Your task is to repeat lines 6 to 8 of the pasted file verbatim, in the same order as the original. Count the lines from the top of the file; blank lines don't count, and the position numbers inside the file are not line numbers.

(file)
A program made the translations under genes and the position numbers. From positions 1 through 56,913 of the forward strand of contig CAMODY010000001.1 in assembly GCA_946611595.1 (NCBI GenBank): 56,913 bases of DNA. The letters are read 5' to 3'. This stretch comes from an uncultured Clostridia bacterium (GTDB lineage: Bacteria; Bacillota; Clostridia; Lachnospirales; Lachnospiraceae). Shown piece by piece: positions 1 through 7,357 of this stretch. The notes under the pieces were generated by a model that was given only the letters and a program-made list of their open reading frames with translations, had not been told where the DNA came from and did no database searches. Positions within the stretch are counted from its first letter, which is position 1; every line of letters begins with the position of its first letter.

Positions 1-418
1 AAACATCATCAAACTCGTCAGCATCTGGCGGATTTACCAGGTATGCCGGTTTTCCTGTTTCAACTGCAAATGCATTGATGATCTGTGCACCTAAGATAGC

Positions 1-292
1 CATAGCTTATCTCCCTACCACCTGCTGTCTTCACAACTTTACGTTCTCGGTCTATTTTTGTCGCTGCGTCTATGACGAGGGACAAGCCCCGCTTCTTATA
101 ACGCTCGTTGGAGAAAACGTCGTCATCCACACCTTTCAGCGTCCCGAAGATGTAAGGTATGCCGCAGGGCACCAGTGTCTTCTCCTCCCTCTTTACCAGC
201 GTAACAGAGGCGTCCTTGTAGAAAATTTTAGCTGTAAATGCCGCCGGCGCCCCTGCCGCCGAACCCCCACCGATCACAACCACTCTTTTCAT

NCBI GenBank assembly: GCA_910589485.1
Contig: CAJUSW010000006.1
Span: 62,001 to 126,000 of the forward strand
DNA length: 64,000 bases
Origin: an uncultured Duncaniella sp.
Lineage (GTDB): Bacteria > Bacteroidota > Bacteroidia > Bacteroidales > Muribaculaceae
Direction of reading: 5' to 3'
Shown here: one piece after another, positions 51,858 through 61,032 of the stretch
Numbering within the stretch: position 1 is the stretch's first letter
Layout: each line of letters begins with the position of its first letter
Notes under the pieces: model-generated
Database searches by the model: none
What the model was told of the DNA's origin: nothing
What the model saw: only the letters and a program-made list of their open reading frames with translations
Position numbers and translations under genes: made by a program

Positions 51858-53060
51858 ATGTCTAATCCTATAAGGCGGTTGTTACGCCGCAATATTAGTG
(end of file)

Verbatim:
101 ACGCTCGTTGGAGAAAACGTCGTCATCCACACCTTTCAGCGTCCCGAAGATGTAAGGTATGCCGCAGGGCACCAGTGTCTTCTCCTCCCTCTTTACCAGC
201 GTAACAGAGGCGTCCTTGTAGAAAATTTTAGCTGTAAATGCCGCCGGCGCCCCTGCCGCCGAACCCCCACCGATCACAACCACTCTTTTCAT

NCBI GenBank assembly: GCA_910589485.1